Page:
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Leaving neoprene behind: thanks to technical innovation?

Neoprene wetsuits: towards a new wave? Discover the environmental challenges and alternatives at stake in this challenge.

For decades, neoprene wetsuits have been a must-have for water sports enthusiasts and cold-water divers. Their ability to thermally insulate the body under water has enabled millions of people to enjoy their favourite activities in even the most extreme conditions.
However, these wetsuits have a big impact on the environment: neoprene, derived from petroleum, is a non-renewable resource and its production is polluting.
With this in mind, finding alternatives to neoprene wetsuits is crucial. Which means finding new materials that take the environment into account while maintaining the expected technical performance. Fortunately, these exciting new alternatives are beginning to emerge.

Neoprene, a controversial material

Neoprene is a synthetic rubber widely used in the manufacturing of wetsuits for surfing and diving.
Its exact name is ‘polychloroprene’.
It has undeniable benefits: high resistance to mechanical, chemical and thermal stress. These advantages quickly enabled it to conquer the water sports market as early as the 1950s. Since then, this material has had time to prove its worth... but the environmental implications have also become clear: this synthetic rubber, produced from petroleum or limestone, requires very energy-intensive manufacturing processes.

Alternatives to neoprene

Knowing this, the big question became: how do we replace it? At DECATHLON, we started with Yulex100, made from 100% certified natural rubber.
To launch this transition, we have concentrated our efforts on introducing Yulex100 in our junior range for beginners (which accounted for 34% of our surf wetsuits sold in 2023) and in our diving tops, which accounted for 27% of the diving and snorkelling tops and wetsuits sold in 2023. The adult range will follow in 2025.


Other possible solutions do exist and depending on the type of wetsuit that will be redesigned (for example, deepwater wetsuits don’t have the same technical specifications as wetsuits designed to promote speed), these will be explored at a later date.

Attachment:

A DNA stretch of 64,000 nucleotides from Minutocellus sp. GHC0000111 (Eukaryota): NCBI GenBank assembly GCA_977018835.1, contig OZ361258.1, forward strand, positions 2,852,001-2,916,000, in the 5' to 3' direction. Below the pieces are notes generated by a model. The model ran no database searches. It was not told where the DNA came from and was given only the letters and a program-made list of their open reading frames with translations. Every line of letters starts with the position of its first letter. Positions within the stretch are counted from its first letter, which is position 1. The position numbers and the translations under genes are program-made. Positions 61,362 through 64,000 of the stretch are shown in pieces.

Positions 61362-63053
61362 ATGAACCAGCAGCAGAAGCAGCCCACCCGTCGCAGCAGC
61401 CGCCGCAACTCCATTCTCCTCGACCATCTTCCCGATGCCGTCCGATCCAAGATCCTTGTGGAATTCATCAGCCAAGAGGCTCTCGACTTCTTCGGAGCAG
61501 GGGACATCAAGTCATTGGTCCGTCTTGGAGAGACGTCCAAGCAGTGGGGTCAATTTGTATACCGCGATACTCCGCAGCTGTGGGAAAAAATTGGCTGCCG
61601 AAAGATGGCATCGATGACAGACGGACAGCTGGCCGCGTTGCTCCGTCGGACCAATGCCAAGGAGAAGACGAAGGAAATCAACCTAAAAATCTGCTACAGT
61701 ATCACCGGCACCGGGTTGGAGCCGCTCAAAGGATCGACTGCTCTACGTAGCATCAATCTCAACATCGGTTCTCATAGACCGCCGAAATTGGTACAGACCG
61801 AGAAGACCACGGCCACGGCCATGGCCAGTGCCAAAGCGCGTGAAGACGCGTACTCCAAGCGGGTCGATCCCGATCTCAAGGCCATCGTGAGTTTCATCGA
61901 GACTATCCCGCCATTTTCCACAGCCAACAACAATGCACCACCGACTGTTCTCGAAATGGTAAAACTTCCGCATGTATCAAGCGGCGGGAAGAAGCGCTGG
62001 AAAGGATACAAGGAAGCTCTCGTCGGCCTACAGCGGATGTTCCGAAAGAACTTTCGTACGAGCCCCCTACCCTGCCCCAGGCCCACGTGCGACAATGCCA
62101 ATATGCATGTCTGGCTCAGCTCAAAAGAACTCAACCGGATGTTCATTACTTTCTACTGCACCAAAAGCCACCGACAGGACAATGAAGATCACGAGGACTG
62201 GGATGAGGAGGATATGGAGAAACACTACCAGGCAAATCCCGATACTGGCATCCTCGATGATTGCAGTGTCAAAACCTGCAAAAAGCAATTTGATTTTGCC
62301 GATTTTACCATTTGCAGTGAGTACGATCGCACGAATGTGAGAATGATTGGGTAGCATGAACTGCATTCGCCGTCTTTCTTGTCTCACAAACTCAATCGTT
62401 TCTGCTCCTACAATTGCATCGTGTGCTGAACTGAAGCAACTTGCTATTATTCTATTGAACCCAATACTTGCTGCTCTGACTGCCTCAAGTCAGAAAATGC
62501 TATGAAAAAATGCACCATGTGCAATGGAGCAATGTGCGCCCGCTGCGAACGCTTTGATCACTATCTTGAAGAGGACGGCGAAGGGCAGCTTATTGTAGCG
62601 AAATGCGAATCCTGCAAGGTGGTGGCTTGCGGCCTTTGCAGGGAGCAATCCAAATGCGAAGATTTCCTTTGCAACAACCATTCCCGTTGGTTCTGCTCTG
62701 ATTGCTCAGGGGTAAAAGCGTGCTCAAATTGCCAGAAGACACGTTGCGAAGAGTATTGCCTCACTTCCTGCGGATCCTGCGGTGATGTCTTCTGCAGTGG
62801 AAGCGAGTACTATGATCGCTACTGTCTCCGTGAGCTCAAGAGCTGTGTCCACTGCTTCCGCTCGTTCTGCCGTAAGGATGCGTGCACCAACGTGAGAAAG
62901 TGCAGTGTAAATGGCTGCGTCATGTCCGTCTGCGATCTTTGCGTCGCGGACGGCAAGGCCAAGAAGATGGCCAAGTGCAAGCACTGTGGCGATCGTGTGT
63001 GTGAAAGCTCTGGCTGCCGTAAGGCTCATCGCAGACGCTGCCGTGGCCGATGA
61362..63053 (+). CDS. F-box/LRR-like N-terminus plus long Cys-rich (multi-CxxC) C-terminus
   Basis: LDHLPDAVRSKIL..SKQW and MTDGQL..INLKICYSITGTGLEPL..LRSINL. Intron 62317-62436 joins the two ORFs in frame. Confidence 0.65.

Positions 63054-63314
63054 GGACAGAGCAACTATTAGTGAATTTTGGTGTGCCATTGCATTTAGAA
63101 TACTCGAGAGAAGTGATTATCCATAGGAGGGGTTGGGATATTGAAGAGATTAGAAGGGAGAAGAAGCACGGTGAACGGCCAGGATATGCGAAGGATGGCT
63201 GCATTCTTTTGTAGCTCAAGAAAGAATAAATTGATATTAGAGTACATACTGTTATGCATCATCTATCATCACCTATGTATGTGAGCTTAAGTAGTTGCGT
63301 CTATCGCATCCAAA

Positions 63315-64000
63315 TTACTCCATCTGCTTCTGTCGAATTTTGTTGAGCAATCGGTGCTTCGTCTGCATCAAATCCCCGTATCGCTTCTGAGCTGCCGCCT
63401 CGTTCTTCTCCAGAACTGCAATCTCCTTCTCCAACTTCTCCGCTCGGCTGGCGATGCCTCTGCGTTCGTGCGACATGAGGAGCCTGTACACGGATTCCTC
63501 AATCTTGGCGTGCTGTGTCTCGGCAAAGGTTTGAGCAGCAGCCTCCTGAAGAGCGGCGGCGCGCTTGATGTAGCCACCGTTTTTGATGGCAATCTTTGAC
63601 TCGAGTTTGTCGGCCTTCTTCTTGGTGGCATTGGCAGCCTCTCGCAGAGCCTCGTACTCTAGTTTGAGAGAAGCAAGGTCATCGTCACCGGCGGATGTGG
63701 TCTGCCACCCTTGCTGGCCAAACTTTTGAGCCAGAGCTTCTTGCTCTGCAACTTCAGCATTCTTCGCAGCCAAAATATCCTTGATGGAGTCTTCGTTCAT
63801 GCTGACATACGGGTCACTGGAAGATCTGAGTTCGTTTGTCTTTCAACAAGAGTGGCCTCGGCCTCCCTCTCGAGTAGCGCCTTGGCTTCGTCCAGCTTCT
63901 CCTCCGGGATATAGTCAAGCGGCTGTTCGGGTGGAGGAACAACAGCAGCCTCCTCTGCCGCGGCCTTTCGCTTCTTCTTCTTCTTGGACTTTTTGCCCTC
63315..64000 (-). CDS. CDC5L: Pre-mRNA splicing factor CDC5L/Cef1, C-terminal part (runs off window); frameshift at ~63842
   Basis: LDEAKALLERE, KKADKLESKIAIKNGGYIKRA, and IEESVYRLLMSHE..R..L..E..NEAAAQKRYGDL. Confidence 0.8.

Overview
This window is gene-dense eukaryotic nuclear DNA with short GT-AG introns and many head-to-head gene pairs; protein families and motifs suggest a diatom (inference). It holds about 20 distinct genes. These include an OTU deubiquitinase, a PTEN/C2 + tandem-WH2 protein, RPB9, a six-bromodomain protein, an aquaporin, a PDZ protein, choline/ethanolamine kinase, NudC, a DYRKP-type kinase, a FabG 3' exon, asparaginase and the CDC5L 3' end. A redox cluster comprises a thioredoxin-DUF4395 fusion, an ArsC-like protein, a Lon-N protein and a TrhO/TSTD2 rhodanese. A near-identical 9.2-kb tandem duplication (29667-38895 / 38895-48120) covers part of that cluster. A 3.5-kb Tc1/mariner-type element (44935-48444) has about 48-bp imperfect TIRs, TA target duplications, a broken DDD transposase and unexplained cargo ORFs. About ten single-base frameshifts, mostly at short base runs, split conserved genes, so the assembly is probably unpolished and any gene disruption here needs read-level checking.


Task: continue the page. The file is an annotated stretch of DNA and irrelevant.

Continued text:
Getting out of neoprene, first and foremost a technical challenge

Changing the main material of the wetsuit, without changing the manufacturing process too much, while keeping the same technical properties and guaranteeing an affordable price... It was quite a challenge!

At the beginning of 2024, we launched our first Yulex100 wetsuits (‘100’ stands for ‘foam made from 100% FSC or PEFC certified natural rubber’, i.e. without any neoprene incorporated. There are still a few parts of the suit that are not made of rubber, such as the textile part, which is not dyed).

And we know that the work has only just begun. Neoprene has properties that make it ideal for making wetsuits, such as its resistance to compression (for practices like scuba diving, freediving or spearfishing), its smooth finish (for people looking for speed) and its thermal insulation.

Working on materials and involving stakeholders

Reviewing the design upstream is a must - but it's not enough! To go further and review an entire ecosystem, DECATHLON is working with Bluepoint, which aims to design a regenerative model to help clean up the seas and create new jobs throughout the new marine plastic value chain.
The stakes are high: the OECD's Global Plastics Outlook, published in June 2022, highlights the scale of the threat posed by plastic waste to our oceans and their fragile ecosystems: there are 140 million tonnes of waste in the oceans, 80% of which is plastic. This amount of marine pollution by plastic is increasing exponentially, with between 4.8 and 12.8 million tonnes added every year. Plastic could outnumber fish by 2050, damaging marine biodiversity, health and economies.

Sortir du néoprène grâce à l’innovation

Sustainable development in water sports

At DECATHLON, in 2023, 42.5% of ‘water sports’ sales were generated by products benefiting from an eco-design approach.

DECATHLON reduced its absolute CO2 eq. emissions (scopes 1, 2 & 3) by 11% in the same year. To contribute to the DECATHLON Group's commitment, the Watersports team aims to achieve 50% eco-designed products by 2024 and 65% by 2025.

Scope 1, 2 and 3, what are they?
To carry out a GHG assessment, companies need to analyse the GHG emissions emanating from their activity and that of third parties. The perimeters within which GHG emissions are analysed are called scopes. There are three main types of scope: 1, 2 and 3.

Scope 1 : Direct emissions (e.g., gas combustion in stores’ boilers).

Scope 2 : Indirect emissions from electricity consumption.

Scope 3 : Other indirect emissions from the value chain (raw materials extraction and products manufacturing, transport of products, teammates commute, etc.)

What action plan is needed to reduce absolute CO2 eq emissions?

What action plan is needed to reduce absolute CO2 eq emissions?

DECATHLON commits to reduce absolute scope 1 and 2 GHG emissions 42% by 2030 from a 2021 base year. Decathlon also commits to reduce absolute scope 3 GHG emissions 42% within the same timeframe.

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Our commitment to the oceans

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